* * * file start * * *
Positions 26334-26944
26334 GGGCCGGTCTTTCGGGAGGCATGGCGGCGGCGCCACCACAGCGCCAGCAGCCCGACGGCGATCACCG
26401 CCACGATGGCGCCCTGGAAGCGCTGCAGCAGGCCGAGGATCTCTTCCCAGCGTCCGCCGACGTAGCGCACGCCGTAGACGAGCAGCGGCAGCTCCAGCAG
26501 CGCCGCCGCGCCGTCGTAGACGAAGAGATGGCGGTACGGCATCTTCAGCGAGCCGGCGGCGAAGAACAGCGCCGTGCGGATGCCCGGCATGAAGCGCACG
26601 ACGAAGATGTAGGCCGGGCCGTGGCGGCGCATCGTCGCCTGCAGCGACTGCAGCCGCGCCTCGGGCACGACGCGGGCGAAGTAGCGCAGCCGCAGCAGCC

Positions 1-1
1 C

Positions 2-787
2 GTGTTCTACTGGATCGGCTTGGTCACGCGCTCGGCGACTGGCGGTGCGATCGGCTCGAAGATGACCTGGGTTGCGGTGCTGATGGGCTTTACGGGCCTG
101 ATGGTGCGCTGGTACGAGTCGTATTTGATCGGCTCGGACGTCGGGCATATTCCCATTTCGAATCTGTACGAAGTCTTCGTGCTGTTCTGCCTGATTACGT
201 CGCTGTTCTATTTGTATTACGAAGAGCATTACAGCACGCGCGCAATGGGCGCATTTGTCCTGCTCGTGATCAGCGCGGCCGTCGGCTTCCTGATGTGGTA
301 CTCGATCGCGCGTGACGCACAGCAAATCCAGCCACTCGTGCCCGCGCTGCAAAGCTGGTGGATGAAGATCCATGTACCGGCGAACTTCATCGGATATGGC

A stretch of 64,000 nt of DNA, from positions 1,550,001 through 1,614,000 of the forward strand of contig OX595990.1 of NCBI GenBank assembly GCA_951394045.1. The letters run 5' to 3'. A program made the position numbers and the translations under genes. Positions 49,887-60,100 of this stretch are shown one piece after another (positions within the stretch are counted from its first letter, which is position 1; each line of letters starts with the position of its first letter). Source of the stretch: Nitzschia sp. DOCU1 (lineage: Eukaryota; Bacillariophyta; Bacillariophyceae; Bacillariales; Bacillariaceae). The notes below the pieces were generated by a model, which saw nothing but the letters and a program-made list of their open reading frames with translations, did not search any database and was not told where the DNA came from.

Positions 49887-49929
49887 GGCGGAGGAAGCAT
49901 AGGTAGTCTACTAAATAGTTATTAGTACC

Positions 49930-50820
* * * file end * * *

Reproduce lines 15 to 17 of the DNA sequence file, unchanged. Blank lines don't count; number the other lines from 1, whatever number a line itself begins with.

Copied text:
49887 GGCGGAGGAAGCAT
49901 AGGTAGTCTACTAAATAGTTATTAGTACC

Positions 49930-50820